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Clippers Let Spurs Off the Mat, 89-85

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The Clippers lose another winnable game, one that the opposing Spurs looked eager to give away. What's going on with the supposed championship contenders?

Stephen Dunn

Could they do it again? Could they play back-to-back quality games like the true contenders they're supposed to be? Nope. (Cue the Bronx cheer)

The Clippers have been blamed for not shutting the door on inferior opponents this season. Who would've known that the Spurs would look like one of them? But, a funny thing happened on the way to the 48th minute: the Spurs remembered that they were the Spurs.

Rising up from the ashes and led by still-emerging Kawhi Leonard, the Spurs needed just a few minutes of sharp play to come back from a fourth quarter deficit and claim the victory. Leonard finished the game with 26 points, 10 rebounds, and 3 steals, the last of which was a lunging masterpiece that robbed Chris Paul of the ball, the crowd of their breath, and the Clippers of a crucial opportunity to close a three-point gap.

The closing minutes found an intensity lacking from most of the game, finally evoking the type of crowd reactions you would expect from a clash of Western Conference powers. However, in what is quickly becoming this season's running theme, through most of this game, the Clippers and their opponent were satisfied to play gracious basketball. "Here, you take it." "No, no, you take it." "No, I insist, I don't want it. You have it." The Clippers and Spurs looked like the mediocre playoff seeds they currently are.

Largely, the Clippers played not-defense, mixing up their rotations and allowing the Spurs the rare combination of good looks at both the rim and the 3-point arc. For 42 minutes, the Clippers' strategy of leaving the Spurs wide-open worked to perfection. San Antonio watched shot after shot fall halfway down before petulantly climbing back out. I wasn't watching the television broadcast, but I imagine Ralph Lawler said "in and out" so many times, the Parents Television Council took notice. The Spurs managed to win without converting even 40% of their field goals, and finished a miserable 2 for 19 from deep.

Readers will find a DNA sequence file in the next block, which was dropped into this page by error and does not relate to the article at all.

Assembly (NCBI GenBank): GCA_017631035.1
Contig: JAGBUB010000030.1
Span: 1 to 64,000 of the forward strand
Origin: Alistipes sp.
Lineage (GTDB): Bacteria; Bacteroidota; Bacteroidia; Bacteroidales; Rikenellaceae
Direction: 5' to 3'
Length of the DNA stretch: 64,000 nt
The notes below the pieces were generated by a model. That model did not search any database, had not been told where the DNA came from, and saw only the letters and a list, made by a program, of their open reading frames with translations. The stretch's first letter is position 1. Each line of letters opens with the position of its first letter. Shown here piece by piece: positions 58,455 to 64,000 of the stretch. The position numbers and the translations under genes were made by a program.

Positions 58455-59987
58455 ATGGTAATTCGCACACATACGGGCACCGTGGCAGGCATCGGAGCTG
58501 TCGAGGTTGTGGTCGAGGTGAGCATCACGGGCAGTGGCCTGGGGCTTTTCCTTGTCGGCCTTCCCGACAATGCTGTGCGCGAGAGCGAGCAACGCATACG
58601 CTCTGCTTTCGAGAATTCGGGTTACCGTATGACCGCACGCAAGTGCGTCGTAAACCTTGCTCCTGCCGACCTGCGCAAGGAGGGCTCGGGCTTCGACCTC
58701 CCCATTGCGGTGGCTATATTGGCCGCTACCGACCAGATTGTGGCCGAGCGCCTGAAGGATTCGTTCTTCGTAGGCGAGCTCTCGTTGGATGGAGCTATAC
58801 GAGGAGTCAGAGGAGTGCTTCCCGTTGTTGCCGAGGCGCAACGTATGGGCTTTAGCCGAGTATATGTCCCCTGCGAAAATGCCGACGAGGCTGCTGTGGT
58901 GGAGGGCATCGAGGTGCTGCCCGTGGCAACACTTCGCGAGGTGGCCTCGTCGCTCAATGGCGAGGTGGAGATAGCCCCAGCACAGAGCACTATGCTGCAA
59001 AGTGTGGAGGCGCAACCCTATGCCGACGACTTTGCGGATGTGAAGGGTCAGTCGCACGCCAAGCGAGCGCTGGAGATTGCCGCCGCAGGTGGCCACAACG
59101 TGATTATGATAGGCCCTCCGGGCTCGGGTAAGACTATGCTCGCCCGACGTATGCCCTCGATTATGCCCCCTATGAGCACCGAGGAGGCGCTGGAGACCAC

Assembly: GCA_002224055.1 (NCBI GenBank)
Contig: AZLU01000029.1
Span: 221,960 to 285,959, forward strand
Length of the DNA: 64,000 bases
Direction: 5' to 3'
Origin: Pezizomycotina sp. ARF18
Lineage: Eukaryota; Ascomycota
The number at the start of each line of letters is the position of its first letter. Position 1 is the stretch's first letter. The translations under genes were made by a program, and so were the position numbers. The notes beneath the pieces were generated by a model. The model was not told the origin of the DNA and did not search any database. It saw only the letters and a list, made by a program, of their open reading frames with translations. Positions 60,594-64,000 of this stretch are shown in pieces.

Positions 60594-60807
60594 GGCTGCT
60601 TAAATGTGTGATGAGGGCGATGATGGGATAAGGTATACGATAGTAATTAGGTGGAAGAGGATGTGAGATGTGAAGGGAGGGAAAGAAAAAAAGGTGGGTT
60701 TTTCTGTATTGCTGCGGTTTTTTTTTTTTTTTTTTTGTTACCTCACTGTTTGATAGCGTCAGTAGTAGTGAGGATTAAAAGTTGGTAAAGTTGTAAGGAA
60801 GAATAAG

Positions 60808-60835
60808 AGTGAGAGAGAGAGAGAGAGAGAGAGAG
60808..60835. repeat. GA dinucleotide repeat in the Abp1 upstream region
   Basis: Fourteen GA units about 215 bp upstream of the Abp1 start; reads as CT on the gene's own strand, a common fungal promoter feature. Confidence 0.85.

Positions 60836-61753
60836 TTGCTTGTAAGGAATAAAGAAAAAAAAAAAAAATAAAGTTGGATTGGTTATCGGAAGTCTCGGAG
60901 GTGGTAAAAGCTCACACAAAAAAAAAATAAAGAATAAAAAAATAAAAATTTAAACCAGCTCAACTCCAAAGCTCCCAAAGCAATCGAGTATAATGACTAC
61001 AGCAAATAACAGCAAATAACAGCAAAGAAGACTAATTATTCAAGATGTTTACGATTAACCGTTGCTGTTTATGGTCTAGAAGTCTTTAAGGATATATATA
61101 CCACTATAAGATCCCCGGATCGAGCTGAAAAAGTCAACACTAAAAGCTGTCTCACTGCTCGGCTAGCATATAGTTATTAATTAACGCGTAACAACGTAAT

The $2 billion question, then, is what is wrong with the Clippers. Chris Paul finished just one assist shy of his second triple-double of the season. Doc said pregame that Blake wasn't sick, but the workmanlike Griffin had to grind his way to a 23-10-6 line, and even passed up several chances for highlight dunks, save for an early first quarter slam. DeAndre Jordan, who was supposed to be sick but didn't look it, ended the game with 13 rebounds and 5 blocks, but his focus and resulting positioning waned at crucial times near the end. The team looks joyless or listless or whatever word you feel like picking from the thesaurus. Even the bench celebrations lack energy. Maybe the team misses Ryan Hollins more than we thought.

It's no easy answer for new owner Steve Ballmer, whose cheers riled the crowd from the scoreboard before the game's biggest possession, one in which Griffin called for a timeout when the Clippers had none. Perhaps one saving grace is that despite looking less than 100%, Griffin lived up to his power forward name, eschewing midrange jump shots for the deep post looks he has thus far built his career upon.

The Clippers have lots of time to look for answers -- they don't play again until Saturday. Unfortunately, the honeymoon between Ballmer and his ballers (haha -- sorry, I couldn't resist) looks to be over. Gentlemen, it's time to get to work.

Some other (mostly serious) things I noticed:

  • Featuring the Four Factors stats on the big board at halftime is cool stuff. Is that new? I encourage anything that teaches fans that basketball is about more than DUNKS ARE BOMB, or whatever the kids say.
  • The Spurs miss Tiago Splitter in a bad, bad way. Tim Duncan had to play 36 minutes, far more than he's been accustomed to in recent regular seasons, because the Spurs' second unit simply cannot defend without him.
  • Seems like a bad thing that Doc feels the need to have Jared Cunningham on the floor for crucial crunchtime defensive possessions. Shades of Daniel Ewing. (The horror. The horrrrrrooorrrrrrrr.)
  • To end things on a brighter note, despite his ailing foot, Spencer Hawes looked downright frisky, showing a deadly combination of strong work on drives to the basket and silky footwork in the paint. He even finished a lob! Matt Barnes made two 3-pointers, one more than he made in the entire preseason. Baby steps, people. Maybe even Big Baby steps.